How do you see the impact of cyber resilience evolving over the next 6-12 months?

This answer truly depends on the company’s culture. Organizations with a strong CISO with board and executive support will see their resilience increase as a result of employee training, continued phishing exercises, firewall hardening, employee communication and reporting protocols, process improvements, information sharing amongst peers, the implementation of additional tools and continued testing of incident response. Organizations that treat regulatory compliance as the gold standard and don’t strive for comprehensive information security and continuous improvement will continue to struggle.

A few pieces of anecdotal information:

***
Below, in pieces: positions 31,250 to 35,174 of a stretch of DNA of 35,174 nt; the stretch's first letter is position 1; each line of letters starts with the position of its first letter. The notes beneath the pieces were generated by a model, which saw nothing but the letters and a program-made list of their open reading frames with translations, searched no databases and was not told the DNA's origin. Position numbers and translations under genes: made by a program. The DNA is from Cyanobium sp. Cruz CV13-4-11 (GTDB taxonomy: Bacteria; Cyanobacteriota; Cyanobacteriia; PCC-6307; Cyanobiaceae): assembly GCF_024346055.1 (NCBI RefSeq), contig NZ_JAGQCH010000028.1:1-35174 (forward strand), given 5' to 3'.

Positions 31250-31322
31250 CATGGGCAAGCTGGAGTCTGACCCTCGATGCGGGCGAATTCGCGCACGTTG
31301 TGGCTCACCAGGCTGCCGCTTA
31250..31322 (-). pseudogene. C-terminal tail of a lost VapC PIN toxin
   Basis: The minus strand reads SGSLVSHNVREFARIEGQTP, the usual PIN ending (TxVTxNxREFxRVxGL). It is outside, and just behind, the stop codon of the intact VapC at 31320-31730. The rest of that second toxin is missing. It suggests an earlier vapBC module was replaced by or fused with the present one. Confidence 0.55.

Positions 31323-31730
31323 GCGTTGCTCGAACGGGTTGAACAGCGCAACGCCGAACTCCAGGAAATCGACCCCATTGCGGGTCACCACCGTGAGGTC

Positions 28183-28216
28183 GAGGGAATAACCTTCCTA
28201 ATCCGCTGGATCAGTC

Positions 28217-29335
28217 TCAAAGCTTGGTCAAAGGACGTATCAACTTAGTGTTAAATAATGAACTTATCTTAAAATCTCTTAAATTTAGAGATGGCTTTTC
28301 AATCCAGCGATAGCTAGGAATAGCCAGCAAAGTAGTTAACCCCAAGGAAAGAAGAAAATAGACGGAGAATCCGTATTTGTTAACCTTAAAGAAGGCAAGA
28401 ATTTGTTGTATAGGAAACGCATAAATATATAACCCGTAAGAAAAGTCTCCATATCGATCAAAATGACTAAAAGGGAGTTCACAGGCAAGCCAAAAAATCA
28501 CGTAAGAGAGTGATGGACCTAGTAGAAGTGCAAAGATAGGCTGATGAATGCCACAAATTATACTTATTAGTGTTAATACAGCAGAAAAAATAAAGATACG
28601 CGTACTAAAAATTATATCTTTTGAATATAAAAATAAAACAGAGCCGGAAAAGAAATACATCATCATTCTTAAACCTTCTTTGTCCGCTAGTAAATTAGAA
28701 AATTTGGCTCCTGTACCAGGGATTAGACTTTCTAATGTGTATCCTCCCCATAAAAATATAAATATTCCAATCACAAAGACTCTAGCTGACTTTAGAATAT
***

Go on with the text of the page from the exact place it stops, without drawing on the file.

• In November 2017, a man in Virginia was arrested in a “Nigerian Prince” scam of defrauding victims of over $3 million.
  • In a recent FBI Private Industry Notification, cybercriminals focusing on healthcare claims processors targeted at least 65 payment processors with one reporting losses of at least $1.5 million

As sophisticated as we want to believe attacks are, the simple attacks, those which exploit humans and human tendencies, are still proving very effective. Until organizations can effectively change employee behaviour, they’ll always be in a defensive position against an opposition that uses volume as a weapon.